By Ruth SoRelle, M.P.H.
More than 20 years ago, Dr. Huda Y. Zoghbi of Baylor College of Medicine and Dr. Harry Orr of the University of Minnesota were closing in on the gene for a particularly deadly neurodegenerative disease called spinocerebellar ataxia 1. The excitement in their laboratories was palpable as they literally “walked” the genome with the best tools of their time. At the same time, though, Zoghbi knew that the families who had donated the blood and cooperated with her research were in desperate straits. Those who inherited the gene mutation had a fatal disease. Those who did not faced the prospect of caring for their mothers, fathers, siblings, aunt, uncles and cousins until they died. They wanted more. They wanted a treatment and, eventually, a cure.
In July, 2015, Zoghbi received word that she and her laboratory had received a Javits award from the National Institute for Neurological Disorders and Stroke. The seven-year award gives her time to capitalize on the findings she and her team have already made.
For example, early in July, she and her colleagues published information about PUMILIO1, protein that binds RNA and can regulate levels of ATAXIN1, the protein associated with spinocerebellar ataxia 1. When PUMILIO1 is lost from the cell, the amount of normal ATAXIN1 increases, causing neurodegeneration that mimics that of spinocerebellar ataxia 1. However, eliminating one of two copies of PUMILIO1 in the cells of mice that already lack a copy of ATAXIN1 reduces abnormal symptoms and rescues animals from the deadly disease. If the balance between PUMILIO1 and ATAXIN1 is lost, disease results.
“This finding is important. There may be patients who lack a functional copy of PUMILIO1 through a copy number variation or a mutation that inactivates it. Such patients are at risk of early onset neurodegeneration. Patients who have a duplication of ATAXIN1 (an extra copy) are at risk for childhood ataxia,” said Zoghbi, who is also a professor of pediatrics, neuroscience, and neurology and a Howard Hughes Medical Institute investigator.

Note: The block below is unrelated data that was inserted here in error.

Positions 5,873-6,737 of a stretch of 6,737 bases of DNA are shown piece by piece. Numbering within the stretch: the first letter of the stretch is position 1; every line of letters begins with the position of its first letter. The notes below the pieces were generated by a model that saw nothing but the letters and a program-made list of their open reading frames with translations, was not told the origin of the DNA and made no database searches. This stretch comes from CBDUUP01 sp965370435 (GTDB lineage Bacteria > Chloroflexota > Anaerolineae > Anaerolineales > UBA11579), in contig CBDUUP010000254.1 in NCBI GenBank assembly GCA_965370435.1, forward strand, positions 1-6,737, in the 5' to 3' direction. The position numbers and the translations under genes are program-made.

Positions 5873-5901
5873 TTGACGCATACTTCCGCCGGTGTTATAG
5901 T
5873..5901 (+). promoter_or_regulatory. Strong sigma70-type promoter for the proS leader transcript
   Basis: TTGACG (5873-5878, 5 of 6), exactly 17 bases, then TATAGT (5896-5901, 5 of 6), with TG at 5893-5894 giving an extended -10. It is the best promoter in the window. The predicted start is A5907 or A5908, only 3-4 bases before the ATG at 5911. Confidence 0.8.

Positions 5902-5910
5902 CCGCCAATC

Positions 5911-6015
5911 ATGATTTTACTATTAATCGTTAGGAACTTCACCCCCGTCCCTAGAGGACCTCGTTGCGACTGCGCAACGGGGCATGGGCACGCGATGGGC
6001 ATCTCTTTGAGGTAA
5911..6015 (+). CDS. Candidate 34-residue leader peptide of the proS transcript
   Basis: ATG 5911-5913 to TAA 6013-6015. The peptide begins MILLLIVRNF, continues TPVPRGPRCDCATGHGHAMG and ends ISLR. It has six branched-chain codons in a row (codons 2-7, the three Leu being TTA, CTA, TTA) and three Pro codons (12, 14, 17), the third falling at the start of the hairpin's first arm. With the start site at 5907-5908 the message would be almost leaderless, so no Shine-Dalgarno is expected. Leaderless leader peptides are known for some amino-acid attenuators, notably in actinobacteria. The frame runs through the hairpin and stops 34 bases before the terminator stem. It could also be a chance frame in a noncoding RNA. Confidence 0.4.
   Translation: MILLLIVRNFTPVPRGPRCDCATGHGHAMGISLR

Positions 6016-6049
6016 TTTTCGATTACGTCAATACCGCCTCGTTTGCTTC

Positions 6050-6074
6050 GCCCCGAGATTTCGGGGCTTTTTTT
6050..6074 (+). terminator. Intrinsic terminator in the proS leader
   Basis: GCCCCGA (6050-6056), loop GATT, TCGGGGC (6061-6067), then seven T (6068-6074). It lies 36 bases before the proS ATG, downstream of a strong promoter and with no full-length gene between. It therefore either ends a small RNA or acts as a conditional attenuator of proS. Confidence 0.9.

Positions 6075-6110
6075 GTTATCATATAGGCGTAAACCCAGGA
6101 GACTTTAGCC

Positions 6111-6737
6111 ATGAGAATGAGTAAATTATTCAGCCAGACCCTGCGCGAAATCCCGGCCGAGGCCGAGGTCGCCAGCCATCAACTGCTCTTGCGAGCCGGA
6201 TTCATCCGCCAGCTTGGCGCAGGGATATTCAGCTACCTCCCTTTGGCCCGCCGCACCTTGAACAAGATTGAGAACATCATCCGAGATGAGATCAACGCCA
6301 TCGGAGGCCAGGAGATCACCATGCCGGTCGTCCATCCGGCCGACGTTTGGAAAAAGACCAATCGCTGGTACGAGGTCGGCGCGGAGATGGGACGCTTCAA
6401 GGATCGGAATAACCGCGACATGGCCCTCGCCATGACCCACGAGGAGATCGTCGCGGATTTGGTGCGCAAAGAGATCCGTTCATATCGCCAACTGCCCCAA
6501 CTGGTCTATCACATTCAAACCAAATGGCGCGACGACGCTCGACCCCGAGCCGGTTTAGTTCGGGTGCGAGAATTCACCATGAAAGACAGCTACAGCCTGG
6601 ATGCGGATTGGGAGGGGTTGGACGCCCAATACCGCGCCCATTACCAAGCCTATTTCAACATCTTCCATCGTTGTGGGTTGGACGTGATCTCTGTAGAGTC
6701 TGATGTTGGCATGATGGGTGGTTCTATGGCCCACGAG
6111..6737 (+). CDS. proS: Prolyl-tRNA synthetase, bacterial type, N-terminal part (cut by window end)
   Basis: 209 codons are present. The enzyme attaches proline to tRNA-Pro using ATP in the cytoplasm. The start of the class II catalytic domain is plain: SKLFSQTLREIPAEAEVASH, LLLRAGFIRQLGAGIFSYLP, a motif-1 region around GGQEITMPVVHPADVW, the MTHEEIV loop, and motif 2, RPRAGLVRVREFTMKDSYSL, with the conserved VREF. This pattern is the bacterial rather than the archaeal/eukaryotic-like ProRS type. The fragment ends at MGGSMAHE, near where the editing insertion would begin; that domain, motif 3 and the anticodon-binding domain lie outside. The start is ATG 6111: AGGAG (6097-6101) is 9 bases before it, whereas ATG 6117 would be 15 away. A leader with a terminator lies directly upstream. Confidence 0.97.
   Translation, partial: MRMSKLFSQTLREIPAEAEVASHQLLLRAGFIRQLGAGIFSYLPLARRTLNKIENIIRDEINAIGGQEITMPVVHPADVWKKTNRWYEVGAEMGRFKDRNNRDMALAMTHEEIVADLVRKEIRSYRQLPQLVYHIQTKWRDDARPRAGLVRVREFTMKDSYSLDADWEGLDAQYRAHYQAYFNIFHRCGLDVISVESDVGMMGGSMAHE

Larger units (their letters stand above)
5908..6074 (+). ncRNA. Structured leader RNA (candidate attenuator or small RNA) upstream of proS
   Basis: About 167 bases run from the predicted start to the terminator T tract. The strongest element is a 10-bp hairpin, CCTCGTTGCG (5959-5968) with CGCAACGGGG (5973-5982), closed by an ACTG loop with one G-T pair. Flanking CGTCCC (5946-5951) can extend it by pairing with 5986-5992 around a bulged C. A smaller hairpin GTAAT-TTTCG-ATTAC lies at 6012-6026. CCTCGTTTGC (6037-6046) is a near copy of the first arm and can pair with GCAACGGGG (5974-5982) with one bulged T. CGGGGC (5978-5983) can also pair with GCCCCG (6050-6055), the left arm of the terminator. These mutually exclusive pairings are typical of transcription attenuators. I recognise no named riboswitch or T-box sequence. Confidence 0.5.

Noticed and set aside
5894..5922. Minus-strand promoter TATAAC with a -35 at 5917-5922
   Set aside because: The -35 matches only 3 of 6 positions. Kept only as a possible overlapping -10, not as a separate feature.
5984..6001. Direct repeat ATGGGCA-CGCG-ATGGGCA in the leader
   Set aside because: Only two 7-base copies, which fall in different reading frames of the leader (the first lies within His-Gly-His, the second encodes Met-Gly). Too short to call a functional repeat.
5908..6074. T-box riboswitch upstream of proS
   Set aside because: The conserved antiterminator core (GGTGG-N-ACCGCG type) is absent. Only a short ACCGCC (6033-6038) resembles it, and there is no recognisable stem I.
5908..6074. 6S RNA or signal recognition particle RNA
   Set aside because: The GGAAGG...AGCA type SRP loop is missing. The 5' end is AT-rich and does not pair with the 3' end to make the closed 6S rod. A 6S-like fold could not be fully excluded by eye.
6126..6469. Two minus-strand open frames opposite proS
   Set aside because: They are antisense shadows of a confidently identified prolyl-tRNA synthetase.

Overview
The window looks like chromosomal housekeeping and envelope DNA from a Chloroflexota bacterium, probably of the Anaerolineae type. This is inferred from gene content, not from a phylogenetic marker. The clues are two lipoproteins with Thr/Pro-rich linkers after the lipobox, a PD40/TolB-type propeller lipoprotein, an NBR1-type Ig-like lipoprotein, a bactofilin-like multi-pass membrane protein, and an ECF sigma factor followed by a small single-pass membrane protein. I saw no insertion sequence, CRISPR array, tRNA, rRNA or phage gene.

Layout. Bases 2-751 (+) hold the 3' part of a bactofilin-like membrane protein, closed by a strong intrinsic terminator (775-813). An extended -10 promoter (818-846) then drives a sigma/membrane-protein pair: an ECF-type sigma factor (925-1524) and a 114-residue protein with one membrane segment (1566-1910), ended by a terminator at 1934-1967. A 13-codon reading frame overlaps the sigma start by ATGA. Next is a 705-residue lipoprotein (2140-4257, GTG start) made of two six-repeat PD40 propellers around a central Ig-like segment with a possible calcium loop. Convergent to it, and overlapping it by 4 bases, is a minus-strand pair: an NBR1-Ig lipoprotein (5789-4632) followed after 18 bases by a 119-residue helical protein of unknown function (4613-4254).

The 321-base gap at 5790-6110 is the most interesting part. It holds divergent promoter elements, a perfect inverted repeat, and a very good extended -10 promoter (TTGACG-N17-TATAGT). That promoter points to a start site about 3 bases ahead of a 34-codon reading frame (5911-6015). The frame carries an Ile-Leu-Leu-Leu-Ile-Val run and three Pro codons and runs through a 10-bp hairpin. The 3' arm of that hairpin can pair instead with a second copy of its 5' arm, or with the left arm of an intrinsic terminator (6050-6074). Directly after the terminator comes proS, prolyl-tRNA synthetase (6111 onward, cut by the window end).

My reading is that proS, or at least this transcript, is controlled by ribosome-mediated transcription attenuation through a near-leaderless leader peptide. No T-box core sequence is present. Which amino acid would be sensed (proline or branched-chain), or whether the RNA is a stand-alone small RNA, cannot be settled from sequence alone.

“If we could find a treatment that reduces ATAXIN1 early on, it would be helpful in the long term,” she said. “It gives hope in this disease.”
In the more than 20 years she has been on the trail of answers , Zoghbi and her colleagues have made many other findings – the gene for Rett syndrome among them. Doggedly, they have continued to follow the trail of these neurological problems, looking for ways to help those with the disorders.
Along the way, Zoghbi has picked up a number of prestigious awards and started an institute – the Jan and Dan Duncan Neurological Institute at Texas Children’s Hospital. There Baylor College of Medicine researchers seek answers to diseases that are now incurable and devastating.
Sometimes, finding answers can take decades, but in the final analysis, what Zoghbi and her colleagues discover has the potential for helping those with rare disorders as well as patients with the common diseases such as Alzheimer’s and Parkinson’s, which promise to become epidemic as the population ages.